Some New Jersey residents are more familiar with driving on urban roads than with traveling in rural areas, and they may think that the latter is safer. This would be a mistake because even though the countryside may see less traffic, the drivers that are encountered are more likely to take risks.
It all stems from a false sense of security that drivers experience on rural roads. They may let themselves become inattentive, travel down the middle of a two-lane road and even feel as if a seatbelt is unnecessary. The lack of a police presence in rural areas may compel many drivers to speed or drink while driving.
Besides the drivers, rural areas are dangerous in themselves for several reasons. One is the narrowness of the lanes and shoulders. This is a leading factor in many head-on collisions and run-off road crashes. A second factor is the lack of street lights, which can make night driving a challenge. Third are the animals that can dart out and scare drivers into losing control of the car.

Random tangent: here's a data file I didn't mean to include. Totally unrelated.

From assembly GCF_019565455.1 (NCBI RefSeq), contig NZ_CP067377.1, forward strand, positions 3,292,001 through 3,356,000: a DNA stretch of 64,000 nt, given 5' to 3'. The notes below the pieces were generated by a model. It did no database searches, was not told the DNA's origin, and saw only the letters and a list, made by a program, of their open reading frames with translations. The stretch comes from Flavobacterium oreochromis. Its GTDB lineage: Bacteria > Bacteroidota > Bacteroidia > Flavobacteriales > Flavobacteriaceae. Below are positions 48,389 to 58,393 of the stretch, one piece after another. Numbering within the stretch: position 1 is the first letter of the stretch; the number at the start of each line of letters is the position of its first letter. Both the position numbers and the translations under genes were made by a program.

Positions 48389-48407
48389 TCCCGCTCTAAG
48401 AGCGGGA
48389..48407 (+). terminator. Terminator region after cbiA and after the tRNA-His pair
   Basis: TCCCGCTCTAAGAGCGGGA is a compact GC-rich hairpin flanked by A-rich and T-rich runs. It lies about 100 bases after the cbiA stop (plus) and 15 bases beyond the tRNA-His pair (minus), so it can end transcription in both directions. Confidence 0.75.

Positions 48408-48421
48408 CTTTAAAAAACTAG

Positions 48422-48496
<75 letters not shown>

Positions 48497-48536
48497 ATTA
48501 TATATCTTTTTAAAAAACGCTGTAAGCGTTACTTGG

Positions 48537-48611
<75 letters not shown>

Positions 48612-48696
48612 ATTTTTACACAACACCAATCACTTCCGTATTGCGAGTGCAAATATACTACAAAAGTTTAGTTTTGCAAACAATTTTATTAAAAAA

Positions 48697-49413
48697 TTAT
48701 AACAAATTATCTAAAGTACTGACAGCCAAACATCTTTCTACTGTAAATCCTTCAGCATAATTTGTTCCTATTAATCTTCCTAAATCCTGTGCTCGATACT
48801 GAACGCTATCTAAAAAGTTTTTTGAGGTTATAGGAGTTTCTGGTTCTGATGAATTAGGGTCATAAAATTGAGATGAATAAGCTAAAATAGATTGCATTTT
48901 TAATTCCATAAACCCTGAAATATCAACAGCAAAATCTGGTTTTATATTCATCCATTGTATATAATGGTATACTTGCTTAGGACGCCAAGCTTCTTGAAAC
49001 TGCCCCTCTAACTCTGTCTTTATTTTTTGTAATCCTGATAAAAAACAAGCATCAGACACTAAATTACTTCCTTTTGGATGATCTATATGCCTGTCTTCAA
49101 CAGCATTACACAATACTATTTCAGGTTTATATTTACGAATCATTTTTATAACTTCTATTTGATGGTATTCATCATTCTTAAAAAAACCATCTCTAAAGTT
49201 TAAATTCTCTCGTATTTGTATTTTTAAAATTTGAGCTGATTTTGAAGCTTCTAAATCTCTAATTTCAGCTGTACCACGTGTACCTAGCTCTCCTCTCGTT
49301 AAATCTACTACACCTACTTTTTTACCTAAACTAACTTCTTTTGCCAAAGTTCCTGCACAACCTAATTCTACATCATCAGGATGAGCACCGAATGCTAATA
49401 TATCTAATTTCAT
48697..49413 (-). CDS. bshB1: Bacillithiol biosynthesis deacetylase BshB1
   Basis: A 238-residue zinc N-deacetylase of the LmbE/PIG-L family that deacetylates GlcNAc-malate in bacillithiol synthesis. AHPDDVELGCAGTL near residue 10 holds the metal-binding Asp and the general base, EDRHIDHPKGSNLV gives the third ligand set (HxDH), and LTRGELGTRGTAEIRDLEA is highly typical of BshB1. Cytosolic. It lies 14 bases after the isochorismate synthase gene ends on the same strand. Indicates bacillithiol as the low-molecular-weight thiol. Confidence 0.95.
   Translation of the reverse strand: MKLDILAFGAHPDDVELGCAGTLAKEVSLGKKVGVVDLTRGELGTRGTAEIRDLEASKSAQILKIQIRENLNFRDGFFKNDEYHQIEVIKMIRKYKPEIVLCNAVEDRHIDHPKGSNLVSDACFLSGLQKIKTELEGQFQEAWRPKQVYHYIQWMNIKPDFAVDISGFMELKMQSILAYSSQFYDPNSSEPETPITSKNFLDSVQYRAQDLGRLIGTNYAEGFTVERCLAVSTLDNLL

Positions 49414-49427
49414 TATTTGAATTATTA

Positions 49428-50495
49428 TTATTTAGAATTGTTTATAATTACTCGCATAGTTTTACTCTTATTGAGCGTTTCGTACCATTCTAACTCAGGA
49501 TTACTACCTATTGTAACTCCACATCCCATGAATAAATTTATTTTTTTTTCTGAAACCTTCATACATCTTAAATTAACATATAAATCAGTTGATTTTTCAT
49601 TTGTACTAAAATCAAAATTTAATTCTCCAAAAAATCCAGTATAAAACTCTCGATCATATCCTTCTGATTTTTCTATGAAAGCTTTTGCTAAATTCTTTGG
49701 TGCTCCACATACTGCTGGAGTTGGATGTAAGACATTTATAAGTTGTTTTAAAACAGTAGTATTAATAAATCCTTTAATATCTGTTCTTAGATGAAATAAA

People are expected to be extra cautious, then, when traveling in rural areas. Everything starts with defensive driving, where one never assumes that other motorists are making safety a priority.
In most crashes that occur in this state, victims can be compensated for their injuries by their own insurance company. When the injuries are serious, victims may pursue a personal injury claim against the other driver’s insurer, and they may recover damages as long as they are 50% or less at fault. Their negligence will, of course, proportionally lower whatever amount they might recover, so to ensure a fair settlement, victims may want to have the help of a lawyer. A lawyer may hire investigators to show just how the defendant was being negligent.